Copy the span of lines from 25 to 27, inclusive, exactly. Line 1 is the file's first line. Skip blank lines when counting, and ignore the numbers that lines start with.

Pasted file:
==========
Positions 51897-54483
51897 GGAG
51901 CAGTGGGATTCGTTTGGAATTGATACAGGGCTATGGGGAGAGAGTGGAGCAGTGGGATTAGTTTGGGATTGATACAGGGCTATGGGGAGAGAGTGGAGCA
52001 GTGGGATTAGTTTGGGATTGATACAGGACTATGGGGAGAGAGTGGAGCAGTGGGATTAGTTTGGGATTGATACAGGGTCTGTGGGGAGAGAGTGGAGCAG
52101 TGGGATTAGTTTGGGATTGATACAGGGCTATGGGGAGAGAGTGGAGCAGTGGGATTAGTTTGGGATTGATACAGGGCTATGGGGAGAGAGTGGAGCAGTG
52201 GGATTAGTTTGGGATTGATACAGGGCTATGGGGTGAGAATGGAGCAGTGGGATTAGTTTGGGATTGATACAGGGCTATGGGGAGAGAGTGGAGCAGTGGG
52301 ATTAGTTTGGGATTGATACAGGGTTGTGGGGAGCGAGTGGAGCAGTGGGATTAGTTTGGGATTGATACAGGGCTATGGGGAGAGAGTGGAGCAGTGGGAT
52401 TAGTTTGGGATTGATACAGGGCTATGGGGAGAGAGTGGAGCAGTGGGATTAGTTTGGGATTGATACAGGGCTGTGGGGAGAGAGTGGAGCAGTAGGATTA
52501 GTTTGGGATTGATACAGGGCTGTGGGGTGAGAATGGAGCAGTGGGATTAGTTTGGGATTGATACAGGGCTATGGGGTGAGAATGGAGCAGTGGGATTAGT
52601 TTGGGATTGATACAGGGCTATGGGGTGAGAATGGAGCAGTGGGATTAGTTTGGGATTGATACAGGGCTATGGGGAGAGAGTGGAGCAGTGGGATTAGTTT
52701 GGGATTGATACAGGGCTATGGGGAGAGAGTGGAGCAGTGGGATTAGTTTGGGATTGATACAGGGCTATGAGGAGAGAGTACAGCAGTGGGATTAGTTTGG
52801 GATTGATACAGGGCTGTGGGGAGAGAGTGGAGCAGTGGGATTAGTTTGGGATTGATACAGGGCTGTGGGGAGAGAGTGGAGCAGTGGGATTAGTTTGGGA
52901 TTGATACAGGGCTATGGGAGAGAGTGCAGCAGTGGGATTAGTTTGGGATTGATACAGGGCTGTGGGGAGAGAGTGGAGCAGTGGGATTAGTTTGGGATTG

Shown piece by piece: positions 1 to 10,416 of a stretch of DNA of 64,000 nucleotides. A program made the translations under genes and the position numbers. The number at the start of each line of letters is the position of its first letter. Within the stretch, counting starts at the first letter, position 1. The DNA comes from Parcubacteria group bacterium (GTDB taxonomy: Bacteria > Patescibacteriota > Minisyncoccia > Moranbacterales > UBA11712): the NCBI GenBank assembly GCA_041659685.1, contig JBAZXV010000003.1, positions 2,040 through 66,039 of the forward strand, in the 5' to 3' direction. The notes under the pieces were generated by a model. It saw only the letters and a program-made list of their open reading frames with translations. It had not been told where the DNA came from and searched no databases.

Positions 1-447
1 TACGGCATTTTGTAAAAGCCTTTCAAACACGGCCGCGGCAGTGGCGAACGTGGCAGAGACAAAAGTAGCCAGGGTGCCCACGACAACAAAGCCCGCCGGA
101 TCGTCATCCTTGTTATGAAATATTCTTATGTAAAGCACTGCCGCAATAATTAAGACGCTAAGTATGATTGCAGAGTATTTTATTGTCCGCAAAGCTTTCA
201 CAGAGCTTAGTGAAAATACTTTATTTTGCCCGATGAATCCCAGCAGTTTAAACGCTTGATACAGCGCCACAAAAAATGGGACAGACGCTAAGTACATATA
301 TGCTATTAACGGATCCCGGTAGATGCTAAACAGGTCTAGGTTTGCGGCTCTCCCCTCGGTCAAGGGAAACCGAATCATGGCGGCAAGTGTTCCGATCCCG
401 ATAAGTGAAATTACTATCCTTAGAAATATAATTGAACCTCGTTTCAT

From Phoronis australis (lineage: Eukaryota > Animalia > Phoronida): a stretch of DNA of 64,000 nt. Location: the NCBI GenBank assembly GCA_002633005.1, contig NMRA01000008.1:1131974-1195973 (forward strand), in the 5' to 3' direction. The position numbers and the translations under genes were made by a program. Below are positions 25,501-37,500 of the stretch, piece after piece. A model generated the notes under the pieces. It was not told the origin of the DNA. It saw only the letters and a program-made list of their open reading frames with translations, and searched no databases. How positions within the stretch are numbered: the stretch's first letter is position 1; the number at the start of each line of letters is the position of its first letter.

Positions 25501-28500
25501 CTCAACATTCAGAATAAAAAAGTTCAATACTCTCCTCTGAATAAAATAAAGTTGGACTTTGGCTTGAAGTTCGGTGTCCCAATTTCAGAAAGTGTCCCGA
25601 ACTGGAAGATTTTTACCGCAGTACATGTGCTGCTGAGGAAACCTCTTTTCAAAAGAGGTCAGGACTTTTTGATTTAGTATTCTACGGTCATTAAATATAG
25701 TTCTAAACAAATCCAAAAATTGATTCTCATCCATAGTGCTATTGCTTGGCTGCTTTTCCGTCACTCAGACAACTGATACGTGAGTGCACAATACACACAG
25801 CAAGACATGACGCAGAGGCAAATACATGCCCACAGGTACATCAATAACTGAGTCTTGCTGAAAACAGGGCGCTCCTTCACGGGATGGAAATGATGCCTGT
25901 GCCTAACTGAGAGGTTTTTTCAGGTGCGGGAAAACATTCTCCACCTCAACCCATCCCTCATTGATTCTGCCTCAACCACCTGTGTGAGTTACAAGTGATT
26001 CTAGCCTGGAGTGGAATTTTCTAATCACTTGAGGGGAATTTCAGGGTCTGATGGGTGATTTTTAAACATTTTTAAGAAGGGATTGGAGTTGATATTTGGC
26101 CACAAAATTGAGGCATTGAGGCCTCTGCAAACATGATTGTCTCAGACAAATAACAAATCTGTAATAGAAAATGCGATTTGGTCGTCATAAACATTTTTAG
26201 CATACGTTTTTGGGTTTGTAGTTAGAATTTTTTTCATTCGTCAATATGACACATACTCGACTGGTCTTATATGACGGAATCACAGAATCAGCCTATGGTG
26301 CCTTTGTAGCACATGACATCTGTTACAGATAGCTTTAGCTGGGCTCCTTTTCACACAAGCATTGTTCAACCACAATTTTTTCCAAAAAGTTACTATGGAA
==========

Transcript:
25701 TTCTAAACAAATCCAAAAATTGATTCTCATCCATAGTGCTATTGCTTGGCTGCTTTTCCGTCACTCAGACAACTGATACGTGAGTGCACAATACACACAG
25801 CAAGACATGACGCAGAGGCAAATACATGCCCACAGGTACATCAATAACTGAGTCTTGCTGAAAACAGGGCGCTCCTTCACGGGATGGAAATGATGCCTGT
25901 GCCTAACTGAGAGGTTTTTTCAGGTGCGGGAAAACATTCTCCACCTCAACCCATCCCTCATTGATTCTGCCTCAACCACCTGTGTGAGTTACAAGTGATT